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Trial of warrent cases

 Trial of warrent cases


Criminal cases can be divided into two types: Summons Case and Warrant Case. A summons case relates to an offence not being in a warrant case. Warrant cases are those that include offences punishable with death penalty, imprisonment for life or imprisonment exceeding more than two years. The criteria that differ a summons case from a warrant case is determined by the duration of punishment in any offence. The case of Public Prosecutor V. Hindustan Motors, Andhra Pradesh,1970, is a summons case as the convicted is sentenced to pay a fine of Rs. 50. The issue of summons or warrant, in any case, does not change the nature of the case, for instance, a warrant issued in a summons case does not make it a warrant case as observed in the case of Padam Nath V. Ahmad Dobi, 1969. A trial in a warrant case begins by either filing a First Information Report or FIR in a Police Station or filing it directly before the Magistrate.

Section 238 to 250 of the Criminal Procedure Code, 1973 (CrPC) deals with the trial of warrant cases by magistrates. Trial of warrant cases are of two types:

By a police report- Section 173 of CrPC mentions a police report as a report forwarded by a police officer to the Magistrate. In this case, the accused appears or is brought before a magistrate at the commencement of trial. Section 173(2)(i) mentions that as soon as the police investigation is completed, the police station must forward it to the Magistrate empowered to take cognizance of the offence.

By other than a police report- The complaint is filed directly with the Magistrate in this case.

The procedure of trial in warrant cases by magistrates in the following way:

Supply of copy of police report to accused in compliance with Section 207. (Section 238)

Discharge of accused on baseless charges. (Section 239)

Framing of charges. (Section 240)

Conviction on a guilty plea. (Section 241)

Evidence for the prosecution. (Section 242)

Evidence for defence. (Section 243)

Supply of copies to the accused

A copy of the police report and other documents relevant to the case should be supplied to any person or persons who appears or is brought before a magistrate at the commencement of the trial. And the Magistrate shall satisfy himself in complying with the provisions of Section 207. This is to ensure that the accused are aware of the charges against him and can prepare for defence under fair trial by law.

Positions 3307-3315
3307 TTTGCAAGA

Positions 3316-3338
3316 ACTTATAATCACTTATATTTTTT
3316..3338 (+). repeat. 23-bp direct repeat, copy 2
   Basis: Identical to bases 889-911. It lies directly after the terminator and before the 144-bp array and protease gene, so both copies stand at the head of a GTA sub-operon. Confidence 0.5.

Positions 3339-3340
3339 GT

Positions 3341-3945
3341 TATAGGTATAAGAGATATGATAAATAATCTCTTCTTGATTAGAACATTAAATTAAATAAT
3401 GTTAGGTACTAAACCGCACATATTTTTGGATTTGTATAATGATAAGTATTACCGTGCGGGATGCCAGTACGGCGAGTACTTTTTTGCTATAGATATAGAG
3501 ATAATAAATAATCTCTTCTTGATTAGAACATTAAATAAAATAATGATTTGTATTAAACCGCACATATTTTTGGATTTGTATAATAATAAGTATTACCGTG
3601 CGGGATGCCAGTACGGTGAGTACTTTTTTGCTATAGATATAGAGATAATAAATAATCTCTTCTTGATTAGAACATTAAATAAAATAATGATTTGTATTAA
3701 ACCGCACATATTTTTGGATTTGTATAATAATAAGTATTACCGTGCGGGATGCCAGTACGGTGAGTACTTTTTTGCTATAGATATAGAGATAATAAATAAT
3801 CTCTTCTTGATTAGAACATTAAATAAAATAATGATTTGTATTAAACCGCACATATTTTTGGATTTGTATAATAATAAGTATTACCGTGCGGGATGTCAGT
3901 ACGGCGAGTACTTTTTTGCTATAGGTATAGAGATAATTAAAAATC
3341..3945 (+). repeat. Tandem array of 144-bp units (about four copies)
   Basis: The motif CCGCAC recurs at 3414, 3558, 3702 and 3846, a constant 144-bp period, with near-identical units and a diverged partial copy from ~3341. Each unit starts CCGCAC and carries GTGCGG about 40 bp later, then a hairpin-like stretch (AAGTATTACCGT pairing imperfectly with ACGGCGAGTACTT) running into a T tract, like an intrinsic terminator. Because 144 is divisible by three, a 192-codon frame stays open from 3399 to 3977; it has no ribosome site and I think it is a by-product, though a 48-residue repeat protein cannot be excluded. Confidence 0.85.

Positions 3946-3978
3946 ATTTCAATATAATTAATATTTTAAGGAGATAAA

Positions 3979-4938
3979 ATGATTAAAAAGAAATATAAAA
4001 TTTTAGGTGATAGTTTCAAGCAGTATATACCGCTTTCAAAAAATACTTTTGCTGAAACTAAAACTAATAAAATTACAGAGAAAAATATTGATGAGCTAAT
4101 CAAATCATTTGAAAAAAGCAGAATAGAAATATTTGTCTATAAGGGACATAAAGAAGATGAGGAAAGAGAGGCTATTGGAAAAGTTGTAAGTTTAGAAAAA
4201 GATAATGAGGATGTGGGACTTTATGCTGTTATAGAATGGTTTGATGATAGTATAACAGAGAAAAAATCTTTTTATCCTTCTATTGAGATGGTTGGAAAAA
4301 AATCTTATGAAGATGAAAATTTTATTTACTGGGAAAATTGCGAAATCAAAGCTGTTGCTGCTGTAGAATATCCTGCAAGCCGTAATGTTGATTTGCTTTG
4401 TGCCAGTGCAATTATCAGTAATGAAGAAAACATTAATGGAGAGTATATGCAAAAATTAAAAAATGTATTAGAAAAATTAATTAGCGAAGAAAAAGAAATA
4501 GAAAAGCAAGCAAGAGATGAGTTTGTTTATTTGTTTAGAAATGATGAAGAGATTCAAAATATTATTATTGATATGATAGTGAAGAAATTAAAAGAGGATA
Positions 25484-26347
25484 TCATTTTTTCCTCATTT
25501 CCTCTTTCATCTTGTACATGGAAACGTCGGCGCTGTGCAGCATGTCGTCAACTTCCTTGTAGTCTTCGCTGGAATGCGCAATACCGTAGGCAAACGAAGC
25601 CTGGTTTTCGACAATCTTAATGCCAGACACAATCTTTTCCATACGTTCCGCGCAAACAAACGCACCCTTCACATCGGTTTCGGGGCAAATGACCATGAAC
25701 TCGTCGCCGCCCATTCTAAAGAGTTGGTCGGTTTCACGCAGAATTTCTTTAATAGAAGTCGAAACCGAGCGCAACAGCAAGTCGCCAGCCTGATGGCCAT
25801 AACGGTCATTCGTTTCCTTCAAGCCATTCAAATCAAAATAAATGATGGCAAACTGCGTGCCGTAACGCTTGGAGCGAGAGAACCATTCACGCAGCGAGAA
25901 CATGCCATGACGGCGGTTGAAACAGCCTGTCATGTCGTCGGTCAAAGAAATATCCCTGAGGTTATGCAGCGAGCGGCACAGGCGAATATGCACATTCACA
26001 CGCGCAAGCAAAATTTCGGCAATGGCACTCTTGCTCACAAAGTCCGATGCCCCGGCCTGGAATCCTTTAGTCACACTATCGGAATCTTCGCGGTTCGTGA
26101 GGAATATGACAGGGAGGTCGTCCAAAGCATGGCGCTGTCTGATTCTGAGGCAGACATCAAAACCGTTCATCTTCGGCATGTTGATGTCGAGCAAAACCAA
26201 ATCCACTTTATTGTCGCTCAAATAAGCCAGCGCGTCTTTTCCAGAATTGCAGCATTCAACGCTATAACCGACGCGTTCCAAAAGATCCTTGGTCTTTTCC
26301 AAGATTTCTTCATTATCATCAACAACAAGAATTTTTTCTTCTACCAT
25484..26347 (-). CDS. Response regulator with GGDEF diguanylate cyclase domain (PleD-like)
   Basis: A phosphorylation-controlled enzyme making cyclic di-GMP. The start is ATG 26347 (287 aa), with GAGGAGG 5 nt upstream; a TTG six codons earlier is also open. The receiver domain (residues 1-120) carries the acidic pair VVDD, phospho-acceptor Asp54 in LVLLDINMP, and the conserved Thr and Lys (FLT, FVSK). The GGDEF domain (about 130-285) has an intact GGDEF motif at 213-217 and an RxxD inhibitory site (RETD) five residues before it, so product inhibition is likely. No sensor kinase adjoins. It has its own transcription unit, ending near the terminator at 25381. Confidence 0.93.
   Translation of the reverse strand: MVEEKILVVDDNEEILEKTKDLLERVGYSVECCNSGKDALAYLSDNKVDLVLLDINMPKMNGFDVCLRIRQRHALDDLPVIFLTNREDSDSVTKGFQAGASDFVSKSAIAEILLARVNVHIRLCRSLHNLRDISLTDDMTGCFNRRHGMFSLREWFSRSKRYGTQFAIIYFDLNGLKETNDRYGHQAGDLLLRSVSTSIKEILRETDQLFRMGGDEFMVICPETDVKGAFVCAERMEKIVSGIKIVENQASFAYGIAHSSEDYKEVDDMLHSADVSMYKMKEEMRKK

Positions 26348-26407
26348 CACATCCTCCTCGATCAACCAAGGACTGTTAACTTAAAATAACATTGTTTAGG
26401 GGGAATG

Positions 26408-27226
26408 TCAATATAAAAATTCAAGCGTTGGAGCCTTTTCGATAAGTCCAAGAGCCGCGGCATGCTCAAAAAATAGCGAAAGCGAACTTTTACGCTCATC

Discharge of accused if allegations against him are baseless

Once the Magistrate receives the police report and other relevant documents and provides them to the accused, the Magistrate shall consider each report. A hearing shall be convened and a reasonable opportunity shall be provided for both the accused prosecution to present their case. The Magistrate examines the accused if necessary. If the charge against the accused is discovered to be baseless and lacking in substance, the accused shall be discharged under Section 239. The prima facie of the case is also considered.

In the case of State vs Sitaram Dayaram Kachhi, 1957, the accused, Sitaram was acquitted under Section 239.

punishment if he refuses to answer any question when examined by the prosecution, or gives false answers.


The Magistrate holds the authority to judge the evidence provided by the defence and its relevance. If any evidence or testimony is in his opinion irrelevant or lacks substance, it may be thrown out and not filed with the record and shall no longer be considered in the case. The relevance of the evidence and testimony can be challenged by the opposing party but only the Magistrate has the authority to decide whether it shall be filed with the record or thrown out of the case.

Cases instituted otherwise than on a police report

A warrant case instituted otherwise than on a police report begins when a complaint is filed directly with a magistrate. The accused is brought or appears before a magistrate. The Magistrate begins the proceedings of the case by initiating the hearing process and files all the evidence received with the record. Sections 244, 245, 246 and 247 of CrPC sets the procedure of a warrant case instituted otherwise than on a police report and brought directly to a magistrate by filing a complaint. 

directed to pay compensation amount will be exempted from any criminal or civil liability in respect of the complaint. 

Section 250(6) states that a complainant or informant ordered by a Magistrate of second class to pay compensation exceeding one hundred rupees under Sub-section (2) can be appealed as seen in the case of A.M. Pereira vs D.P. Demello, 1924.

The compensation amount shall not be paid before the period of appeal lapses or after the decision of the appeal is given by the Court. And in cases where there is no relation to appeal, the amount will be paid after one month from the date the order was passed.


The Court decides if there is ground against the accusations of the complainant and the proceedings are initiated under the Magistrate’s discretion. Furthermore, we discussed that the evidence and witnesses presented by both the prosecution and defence are essential in determining the facts of the case and declare judgement. The judgement is taken by the Magistrate after both sides have presented their arguments. And if the accused is acquitted of the charges, the case is dismissed but the prosecution can file an appeal to challenge the decision of the court. But if the accused is convicted, both sides are allowed to present their arguments as to the extent of punishment which shall be inflicted on the convict. But the final decision as to the punishment lies with the Magistrate.